provide a thirty-second review of the play
they had just seen - "Goodnight Desdemona
(Good Morning Juliet)" - a comedy inspired by
Shakespeare's tragedies "Othello" and "Romeo
and Juliet" that has been running at the Hilber-
ry since last November.
If they are interested, and they usually are,
Conlin's associate from Artrain, Shoshana
Hurand, approaches.them with a clipboard,
release forms and a pen. After signing the
forms, interviewees are lead over to Ostrander,
who stands with an iPad and microphone in one
of the lobby's few favorablylit areas.
Again and again, playgoers come over to
Ostrander, pick up a microphone replete with
the orange-aid-black CriticCar logo, and stand
in front of the iPad's gaze, where they say what
Two college-aged friends, Denzel Clark and
Shane Nelson, come up to Conlin and say they
would like to give a joint review. Standing next
to each other, they take turns offering their
"I was very impressed with the overall cast
as a whole, to kind of go back and have that mix
of modern, as well as Shakespearean language
- they really did a great job at doingthat," Nel-
son said, before putting the microphone toward
"I thought thathelped keep it moving," Clark
said, making a face. "If it was, like, all Shake-
speare people would havebeen like 'what?'"
Conlin said she has found it does not help to
give people a long-winded explanation about
what CriticCar is, how it has-a grant and how
it will help Detroit. It's pretty effective to'just
prompt them for a short review. Ostrander
silently holds the iPad, and interviewees have a
lot to say.
Over time, the team hopes that the CriticCar
presence will draw people to Detroit's events by
feeding the desire people have to get their opin-
ions on camera.
"(Venues) want us to come in and promote
their space, but they also want CriticCar to do
well," Hurand said.
CriticCar left the Hilberry that night with
eight interviews, adding to the 12 interviews
recorded earlier in the day at the Detroit Inter-
national Auto Show, an event that Conlin notes
might not fit in with CriticCar's usual itinerary.
In the Detroit Cobo Center, amidst the
crowds, loud music and parade of people wear-
ing paper mache costumes of famous Detroit
figures like Sparky Anderson, CriticCar weaved
its way around to interview attendees of all ages
about the vehicles on display.
"The main thing is I just want to get a diver-
sity of opinions and personalities," Hurand said,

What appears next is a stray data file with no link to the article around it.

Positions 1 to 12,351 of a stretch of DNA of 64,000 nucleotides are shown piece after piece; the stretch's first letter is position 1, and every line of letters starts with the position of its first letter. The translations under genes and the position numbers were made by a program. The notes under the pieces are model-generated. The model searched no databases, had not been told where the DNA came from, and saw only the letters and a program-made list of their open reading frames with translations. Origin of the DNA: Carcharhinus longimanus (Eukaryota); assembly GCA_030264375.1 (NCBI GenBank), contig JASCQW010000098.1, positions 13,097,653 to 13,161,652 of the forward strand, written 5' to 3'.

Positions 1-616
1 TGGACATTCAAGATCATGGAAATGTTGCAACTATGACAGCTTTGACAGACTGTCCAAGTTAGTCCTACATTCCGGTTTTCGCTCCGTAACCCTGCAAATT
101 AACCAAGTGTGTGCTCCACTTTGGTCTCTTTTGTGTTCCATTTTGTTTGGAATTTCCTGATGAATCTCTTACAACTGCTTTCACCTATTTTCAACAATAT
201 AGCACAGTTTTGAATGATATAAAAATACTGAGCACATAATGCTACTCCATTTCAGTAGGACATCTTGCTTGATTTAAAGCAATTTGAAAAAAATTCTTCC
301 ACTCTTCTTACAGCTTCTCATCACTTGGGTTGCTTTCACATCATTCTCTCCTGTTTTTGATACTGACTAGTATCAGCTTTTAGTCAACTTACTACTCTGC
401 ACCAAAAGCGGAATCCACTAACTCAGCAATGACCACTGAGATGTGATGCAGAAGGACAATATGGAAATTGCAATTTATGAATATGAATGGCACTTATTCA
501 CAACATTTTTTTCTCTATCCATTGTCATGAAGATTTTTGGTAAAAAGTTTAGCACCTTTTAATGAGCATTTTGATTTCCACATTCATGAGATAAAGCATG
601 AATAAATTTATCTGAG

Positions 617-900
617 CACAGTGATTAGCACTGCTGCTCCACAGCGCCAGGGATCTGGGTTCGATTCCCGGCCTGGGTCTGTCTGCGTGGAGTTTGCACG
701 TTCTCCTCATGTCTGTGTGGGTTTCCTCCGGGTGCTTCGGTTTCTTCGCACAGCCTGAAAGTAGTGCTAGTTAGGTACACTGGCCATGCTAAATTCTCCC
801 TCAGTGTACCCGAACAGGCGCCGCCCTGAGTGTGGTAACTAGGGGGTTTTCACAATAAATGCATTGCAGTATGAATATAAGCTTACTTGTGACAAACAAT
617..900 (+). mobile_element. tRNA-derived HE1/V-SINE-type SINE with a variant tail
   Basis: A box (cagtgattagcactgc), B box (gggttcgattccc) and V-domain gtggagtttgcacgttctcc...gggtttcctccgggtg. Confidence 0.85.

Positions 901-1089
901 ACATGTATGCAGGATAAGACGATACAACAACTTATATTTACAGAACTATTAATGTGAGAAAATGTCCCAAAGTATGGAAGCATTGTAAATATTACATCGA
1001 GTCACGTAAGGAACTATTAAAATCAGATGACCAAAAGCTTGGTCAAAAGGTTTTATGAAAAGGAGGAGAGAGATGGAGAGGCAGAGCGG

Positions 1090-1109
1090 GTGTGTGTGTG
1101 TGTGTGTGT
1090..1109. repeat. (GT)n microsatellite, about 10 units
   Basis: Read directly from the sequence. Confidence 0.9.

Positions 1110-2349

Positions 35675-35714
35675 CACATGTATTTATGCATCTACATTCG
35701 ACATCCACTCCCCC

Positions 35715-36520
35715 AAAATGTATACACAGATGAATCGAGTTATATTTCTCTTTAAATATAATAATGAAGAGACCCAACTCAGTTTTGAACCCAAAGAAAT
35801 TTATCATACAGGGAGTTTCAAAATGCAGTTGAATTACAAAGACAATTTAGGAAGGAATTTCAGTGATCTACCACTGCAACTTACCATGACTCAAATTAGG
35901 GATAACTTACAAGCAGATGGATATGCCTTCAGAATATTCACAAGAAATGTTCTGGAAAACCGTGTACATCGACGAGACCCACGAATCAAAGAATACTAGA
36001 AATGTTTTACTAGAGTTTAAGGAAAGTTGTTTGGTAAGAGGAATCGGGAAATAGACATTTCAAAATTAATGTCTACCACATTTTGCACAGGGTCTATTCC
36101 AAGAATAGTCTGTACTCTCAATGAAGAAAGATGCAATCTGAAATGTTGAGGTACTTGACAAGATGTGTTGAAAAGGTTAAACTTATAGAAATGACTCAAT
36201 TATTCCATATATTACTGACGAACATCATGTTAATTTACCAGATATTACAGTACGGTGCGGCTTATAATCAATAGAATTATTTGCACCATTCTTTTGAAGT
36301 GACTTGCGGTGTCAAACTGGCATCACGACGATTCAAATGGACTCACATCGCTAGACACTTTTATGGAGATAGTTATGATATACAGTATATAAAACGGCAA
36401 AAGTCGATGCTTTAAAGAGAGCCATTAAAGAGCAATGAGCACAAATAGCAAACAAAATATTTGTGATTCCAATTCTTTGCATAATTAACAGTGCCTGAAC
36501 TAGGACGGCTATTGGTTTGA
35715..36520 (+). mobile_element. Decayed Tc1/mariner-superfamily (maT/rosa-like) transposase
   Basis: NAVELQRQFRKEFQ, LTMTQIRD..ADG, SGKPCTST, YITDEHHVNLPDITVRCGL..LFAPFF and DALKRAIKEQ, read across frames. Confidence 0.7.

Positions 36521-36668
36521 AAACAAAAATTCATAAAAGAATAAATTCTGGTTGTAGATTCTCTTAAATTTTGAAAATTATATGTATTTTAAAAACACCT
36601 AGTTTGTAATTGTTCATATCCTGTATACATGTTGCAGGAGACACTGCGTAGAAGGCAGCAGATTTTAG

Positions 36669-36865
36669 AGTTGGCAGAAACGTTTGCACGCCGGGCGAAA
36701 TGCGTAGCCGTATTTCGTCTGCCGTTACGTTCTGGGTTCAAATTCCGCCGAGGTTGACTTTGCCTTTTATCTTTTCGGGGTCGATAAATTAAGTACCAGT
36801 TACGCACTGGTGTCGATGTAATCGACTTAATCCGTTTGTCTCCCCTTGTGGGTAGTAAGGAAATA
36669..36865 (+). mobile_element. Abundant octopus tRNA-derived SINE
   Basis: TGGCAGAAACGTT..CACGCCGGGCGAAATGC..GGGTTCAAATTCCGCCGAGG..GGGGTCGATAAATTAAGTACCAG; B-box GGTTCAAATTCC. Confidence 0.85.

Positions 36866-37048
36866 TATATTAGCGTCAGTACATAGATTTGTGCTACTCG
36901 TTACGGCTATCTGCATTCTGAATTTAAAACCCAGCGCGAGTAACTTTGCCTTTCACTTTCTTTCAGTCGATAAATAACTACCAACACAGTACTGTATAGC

while holding the clipboard of release forms
and scanning the crowd for people who look
particularly interested in the cars on display. "I
want the people who are often in thatscene and
the people who are experiencing that scene for
the first time."
On CriticCar's YouTube page - the current
platform for the project - users can already see
diversity in the growing collection of reviews
CriticCar has collected in its first month. In a
27-second video, Emily New, a girl who looks to
be of elementary-school age, stands in front of a
car, looking into the iPad.
"I'm at the Detroit Auto Show, here in front
of the smart car for stars," New said. "It has a
sunroof that goes from front to back, and it
has beautiful color. On the front it looks like it
has a smiley face, and the rims look really cool,
because they are black and orange and very
Next, a grinning Rahid Chowdhury, who
appears to be in his 20s, offers another enthusi-
astic review of a BMW, talking about the car as
ifhe just purchased it.
"I'm on the BMW Z, Z-4. Oh, yeah - this
baby's sick! There's this crazy-ass car righthere,
ya know? I love the CD player, leather interior
- it's an amazing car ... driving on the freeway
with the roof down, oh, man, this is like luxury,
going110 down the freeway, the speed limit, the
And another video takes the CriticCar team
to a DLECTRICITY puppet performance in
October. On Oct. 5 and 6, DLECTRICITY
hosted a nighttime art festival across the city
that aimed to highlight antique architecture
through new art technology. After attending
a puppet show that was part of the festival, a
young girl, Amara Small, gave her review.
"I like the show after they showed all the
puppets; this was a very fun day at the puppet
show, and I like Detroit because Detroit is very
Though Conlin recognizes the growing care
people have for Detroit, she's realistic about the
challenge the city faces.
"(You) can't think this automotive sector is
going to save it again because it's just not, can't
pretend the creative community can save it
because they can't and you can't pretend com-
munity gardens should be everywhere because
they shouldn't," Conlin said. "It's a combination
of all these things."
And for Conlin, she hopes CriticCar can
show how, in the midst of adversity, creativity
has taken hold in the city.
"I think a lot of people are drawn to Detroit
because it doesn't have all these things that
other cities have," Conlin said. "Novrit's getting
a Whole Foods and a Meijer, and that is good in
terms of employment ... But on the other hand,
Eastern Market has become this place that feeds
everybody, Honeybee's has become thisplace in
Mexicantown that feeds everybody. There's all
of these cottage industries, guys making bagels
because there's no bagel place. And you see the
fact that the city doesn't have a lot has made
people be really creative, and now they don't
necessarily want it to have everything."